China and Philippines agree to enhance maritime communication amid South China Sea dispute

Both nations acknowledged that the South China Sea dispute is just one aspect of their bilateral relations, emphasizing the importance of maintaining communication to ensure maritime peace and stability.

China and the Philippines have reached an agreement to enhance maritime communication and manage conflicts diplomatically in the South China Sea, as stated by their foreign ministries. During the eighth meeting of the China-Philippines Bilateral Consultation Mechanism on the South China Sea in Shanghai, China’s Assistant Foreign Minister Nong Rong and Philippines Foreign Ministry Undersecretary Theresa Lazaro discussed the situation extensively.

Both nations acknowledged that the South China Sea dispute is just one aspect of their bilateral relations, emphasizing the importance of maintaining communication to ensure maritime peace and stability. Recent confrontations in disputed waters have escalated tensions, with accusations between the two countries, including an incident where China allegedly rammed a ship carrying the Philippine armed forces chief of staff. China has defended its actions, describing them as “professional, reasonable, and legal.”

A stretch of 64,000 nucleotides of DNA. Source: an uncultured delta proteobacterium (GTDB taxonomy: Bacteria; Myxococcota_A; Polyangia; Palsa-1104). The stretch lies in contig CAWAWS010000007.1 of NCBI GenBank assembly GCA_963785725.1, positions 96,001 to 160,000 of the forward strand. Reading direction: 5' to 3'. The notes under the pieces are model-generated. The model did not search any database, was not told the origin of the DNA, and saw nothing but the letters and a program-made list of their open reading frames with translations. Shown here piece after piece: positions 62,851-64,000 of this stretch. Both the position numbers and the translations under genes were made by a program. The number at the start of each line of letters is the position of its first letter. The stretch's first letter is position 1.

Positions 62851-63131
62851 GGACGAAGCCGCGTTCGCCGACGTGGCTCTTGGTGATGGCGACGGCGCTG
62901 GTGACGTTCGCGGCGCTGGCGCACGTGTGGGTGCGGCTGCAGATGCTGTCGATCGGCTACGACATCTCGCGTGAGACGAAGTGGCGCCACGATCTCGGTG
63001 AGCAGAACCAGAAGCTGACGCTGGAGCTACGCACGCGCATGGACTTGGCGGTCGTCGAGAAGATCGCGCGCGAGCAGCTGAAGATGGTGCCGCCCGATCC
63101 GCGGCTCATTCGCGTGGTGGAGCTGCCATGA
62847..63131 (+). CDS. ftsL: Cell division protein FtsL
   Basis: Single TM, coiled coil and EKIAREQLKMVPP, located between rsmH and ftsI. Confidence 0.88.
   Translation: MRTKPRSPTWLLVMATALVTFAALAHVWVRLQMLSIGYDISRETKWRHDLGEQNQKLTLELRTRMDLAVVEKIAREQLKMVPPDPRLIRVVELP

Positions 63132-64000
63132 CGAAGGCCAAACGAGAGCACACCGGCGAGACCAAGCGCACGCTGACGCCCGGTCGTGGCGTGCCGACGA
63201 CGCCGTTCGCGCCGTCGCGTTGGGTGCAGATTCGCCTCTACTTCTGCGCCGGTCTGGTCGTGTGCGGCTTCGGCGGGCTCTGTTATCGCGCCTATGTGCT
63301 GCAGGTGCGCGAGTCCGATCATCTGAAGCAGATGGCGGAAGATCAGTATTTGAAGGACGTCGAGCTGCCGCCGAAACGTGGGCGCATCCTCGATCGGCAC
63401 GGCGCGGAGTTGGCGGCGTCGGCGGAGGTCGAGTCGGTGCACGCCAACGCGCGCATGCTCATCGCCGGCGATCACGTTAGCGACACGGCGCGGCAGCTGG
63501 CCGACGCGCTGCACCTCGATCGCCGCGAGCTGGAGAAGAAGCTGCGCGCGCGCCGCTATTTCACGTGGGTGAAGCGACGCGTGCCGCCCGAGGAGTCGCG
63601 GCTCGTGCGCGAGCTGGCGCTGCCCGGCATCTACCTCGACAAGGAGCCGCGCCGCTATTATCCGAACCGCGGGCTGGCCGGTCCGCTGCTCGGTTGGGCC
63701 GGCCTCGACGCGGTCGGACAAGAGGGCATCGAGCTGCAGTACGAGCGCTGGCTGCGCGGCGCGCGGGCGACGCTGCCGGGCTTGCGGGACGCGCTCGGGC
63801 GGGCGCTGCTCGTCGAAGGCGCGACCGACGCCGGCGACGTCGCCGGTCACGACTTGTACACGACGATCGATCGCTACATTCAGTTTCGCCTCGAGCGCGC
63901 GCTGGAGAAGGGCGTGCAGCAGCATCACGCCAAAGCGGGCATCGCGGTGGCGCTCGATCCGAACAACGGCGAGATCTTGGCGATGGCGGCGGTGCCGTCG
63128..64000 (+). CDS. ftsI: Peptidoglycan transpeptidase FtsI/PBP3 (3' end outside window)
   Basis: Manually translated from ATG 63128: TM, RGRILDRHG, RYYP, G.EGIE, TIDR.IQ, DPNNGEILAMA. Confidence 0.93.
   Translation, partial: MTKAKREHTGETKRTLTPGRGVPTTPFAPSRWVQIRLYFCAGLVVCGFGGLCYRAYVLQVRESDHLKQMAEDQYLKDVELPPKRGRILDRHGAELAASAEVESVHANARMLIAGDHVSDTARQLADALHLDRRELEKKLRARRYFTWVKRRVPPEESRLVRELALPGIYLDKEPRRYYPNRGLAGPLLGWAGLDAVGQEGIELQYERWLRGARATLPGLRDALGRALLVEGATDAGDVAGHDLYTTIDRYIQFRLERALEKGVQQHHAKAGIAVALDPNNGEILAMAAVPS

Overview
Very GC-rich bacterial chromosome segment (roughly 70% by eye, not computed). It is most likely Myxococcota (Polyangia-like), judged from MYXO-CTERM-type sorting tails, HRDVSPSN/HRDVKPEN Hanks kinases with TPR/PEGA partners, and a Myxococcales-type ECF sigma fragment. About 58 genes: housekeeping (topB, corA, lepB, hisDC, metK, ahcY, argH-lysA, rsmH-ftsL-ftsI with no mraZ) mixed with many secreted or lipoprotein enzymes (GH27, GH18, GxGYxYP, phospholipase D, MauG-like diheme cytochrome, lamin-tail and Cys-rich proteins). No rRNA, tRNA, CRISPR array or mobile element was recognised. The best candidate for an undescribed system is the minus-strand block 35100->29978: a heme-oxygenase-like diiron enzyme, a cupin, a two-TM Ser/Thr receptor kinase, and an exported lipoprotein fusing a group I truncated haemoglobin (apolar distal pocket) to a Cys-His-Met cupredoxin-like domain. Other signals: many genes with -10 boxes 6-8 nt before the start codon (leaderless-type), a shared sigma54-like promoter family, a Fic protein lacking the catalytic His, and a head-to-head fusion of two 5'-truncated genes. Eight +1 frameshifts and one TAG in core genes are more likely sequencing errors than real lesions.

China asserts sovereignty over almost the entire South China Sea, including parts of the exclusive economic zones of neighbouring countries. The joint statement released by the Chinese foreign ministry highlighted the commitment of both officials to calmly handle incidents through diplomacy and manage conflicts through friendly consultations.

Particular attention was given to the Second Thomas Shoal, known as Renai Reef in China, and Ayungin in Manila. Both sides presented their positions on Ayungin Shoal, expressing a mutual commitment to prevent the escalation of tensions in the area. The South China Sea has witnessed heated encounters involving Chinese coast guard and maritime militia vessels as China intensifies its maritime claims.

Despite strained relations, both China and the Philippines reiterated their dedication to dialogue and pledged to advance practical maritime cooperation. The goal is to create favourable conditions for the stable development of China-Philippines relations. However, recent tensions were further fueled when China summoned the Philippine ambassador, cautioning against playing with fire after Philippine President Ferdinand Marcos Jr. congratulated Taiwan’s president-elect Lai Ching-te. The exchange led to accusations, with China demanding adherence to the one-China principle.

In response, the Philippines affirmed its commitment to the one-China policy and its continued implementation. The diplomatic engagement between China and the Philippines reflects a complex geopolitical landscape in the South China Sea, where competing territorial claims and strategic interests intersect. The agreement to manage disputes through dialogue is a step toward de-escalation, but the region remains a focal point for geopolitical tensions.